3D Scans Have Uncovered The Truth About Richard III's Hunchback

The skull of Richard III. His skeleton was discovered in the foundations of Greyfriars Church, Leicester. Dan Kitwood/Getty Images

Shakespeare may have a lot to answer for in his characterisation of Richard III, the last English King to die on the battlefield.

It turns out that the King wasn’t a hunchback, according to scientists investigating Richard’s skeleton which was found in 2012 under a car park.

A 3-D model of Richard III’s spine gives the complete picture of the king’s scoliosis, a sideways curvature, for the first time.

You can see it for yourself here.

The visualisation reveals how the king’s spine had a curve to the right but also a degree of twisting, resulting in a spiral shape.

Richard III ruled England from 1483-1485 and there are various historical and literary references to him as “crook-backed” or “hunch-back’d”.

Shakespeare’s play, which portrayed the King as a villain, was written about 100 years after Richard was killed in battle with the rebel claimant Henry Tudor at Bosworth.

The latest analysis, published in the medical journal The Lancet, reveals that the king’s condition would have had a noticeable but small effect on his appearance.

Richard’s scoliosis was unlikely to have been inherited and it probably appeared sometime after he was 10 years old.

According to study author Dr Piers Mitchell of the Department of Archaeology and Anthropology at the University of Cambridge:

“The physical deformity produced by Richard’s scoliosis was probably slight as he had a well-balanced curve of the spine. His trunk would have been short relative to the length of his limbs, and his right shoulder a little higher than the left. However, a good tailor to adjust his clothing and custom-made armour could have minimised the visual impact of this.”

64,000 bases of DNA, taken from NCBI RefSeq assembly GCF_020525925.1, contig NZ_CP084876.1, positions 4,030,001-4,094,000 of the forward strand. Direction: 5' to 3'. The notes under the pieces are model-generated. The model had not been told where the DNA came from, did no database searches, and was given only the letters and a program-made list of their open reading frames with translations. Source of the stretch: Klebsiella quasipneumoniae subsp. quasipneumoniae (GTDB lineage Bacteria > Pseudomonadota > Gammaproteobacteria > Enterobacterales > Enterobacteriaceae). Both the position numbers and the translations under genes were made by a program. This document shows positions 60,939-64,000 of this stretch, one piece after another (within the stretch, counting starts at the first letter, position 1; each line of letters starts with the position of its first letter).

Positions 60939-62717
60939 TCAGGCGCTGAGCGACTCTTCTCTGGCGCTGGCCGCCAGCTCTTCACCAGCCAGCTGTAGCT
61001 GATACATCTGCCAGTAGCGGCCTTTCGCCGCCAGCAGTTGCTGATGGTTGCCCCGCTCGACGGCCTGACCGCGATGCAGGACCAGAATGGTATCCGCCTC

The moderate extent of Richard’s scoliosis is unlikely to have resulted in any impaired tolerance to exercise from reduced lung capacity.

Study co-author Jo Appleby, Lecturer in Human Bioarchaeology at the University of Leicester, said: “There is no evidence to suggest Richard would have walked with an overt limp, as his curve was well balanced and the bones of the lower limbs symmetric and well formed.”

History is often unkind to the losers of battles. Richard’s place in history would have been influenced by the victors, the Tudor Kings of England.

The skeleton of Richard III. Image: University of Leicester

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